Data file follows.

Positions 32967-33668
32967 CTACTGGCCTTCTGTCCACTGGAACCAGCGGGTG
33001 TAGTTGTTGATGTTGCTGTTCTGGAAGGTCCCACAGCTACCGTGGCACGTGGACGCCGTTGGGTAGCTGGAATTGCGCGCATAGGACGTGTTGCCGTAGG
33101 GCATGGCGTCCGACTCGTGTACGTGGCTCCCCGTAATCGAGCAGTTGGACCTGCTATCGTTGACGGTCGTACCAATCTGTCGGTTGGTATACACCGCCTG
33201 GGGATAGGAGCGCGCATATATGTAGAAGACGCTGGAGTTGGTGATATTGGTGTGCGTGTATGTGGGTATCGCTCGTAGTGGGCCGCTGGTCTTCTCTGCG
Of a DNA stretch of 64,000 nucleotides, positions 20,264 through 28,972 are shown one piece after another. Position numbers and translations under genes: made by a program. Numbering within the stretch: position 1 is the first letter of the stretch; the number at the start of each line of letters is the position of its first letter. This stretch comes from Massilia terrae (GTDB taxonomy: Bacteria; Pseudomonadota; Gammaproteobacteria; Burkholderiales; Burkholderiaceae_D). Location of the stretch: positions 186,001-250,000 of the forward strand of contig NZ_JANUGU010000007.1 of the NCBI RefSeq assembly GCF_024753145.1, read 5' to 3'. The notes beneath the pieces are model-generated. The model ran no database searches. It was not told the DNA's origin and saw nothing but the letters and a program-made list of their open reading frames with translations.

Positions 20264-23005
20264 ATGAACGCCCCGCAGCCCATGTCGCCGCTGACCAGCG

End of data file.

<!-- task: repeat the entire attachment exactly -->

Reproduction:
Positions 32967-33668
32967 CTACTGGCCTTCTGTCCACTGGAACCAGCGGGTG
33001 TAGTTGTTGATGTTGCTGTTCTGGAAGGTCCCACAGCTACCGTGGCACGTGGACGCCGTTGGGTAGCTGGAATTGCGCGCATAGGACGTGTTGCCGTAGG
33101 GCATGGCGTCCGACTCGTGTACGTGGCTCCCCGTAATCGAGCAGTTGGACCTGCTATCGTTGACGGTCGTACCAATCTGTCGGTTGGTATACACCGCCTG
33201 GGGATAGGAGCGCGCATATATGTAGAAGACGCTGGAGTTGGTGATATTGGTGTGCGTGTATGTGGGTATCGCTCGTAGTGGGCCGCTGGTCTTCTCTGCG
Of a DNA stretch of 64,000 nucleotides, positions 20,264 through 28,972 are shown one piece after another. Position numbers and translations under genes: made by a program. Numbering within the stretch: position 1 is the first letter of the stretch; the number at the start of each line of letters is the position of its first letter. This stretch comes from Massilia terrae (GTDB taxonomy: Bacteria; Pseudomonadota; Gammaproteobacteria; Burkholderiales; Burkholderiaceae_D). Location of the stretch: positions 186,001-250,000 of the forward strand of contig NZ_JANUGU010000007.1 of the NCBI RefSeq assembly GCF_024753145.1, read 5' to 3'. The notes beneath the pieces are model-generated. The model ran no database searches. It was not told the DNA's origin and saw nothing but the letters and a program-made list of their open reading frames with translations.

Positions 20264-23005
20264 ATGAACGCCCCGCAGCCCATGTCGCCGCTGACCAGCG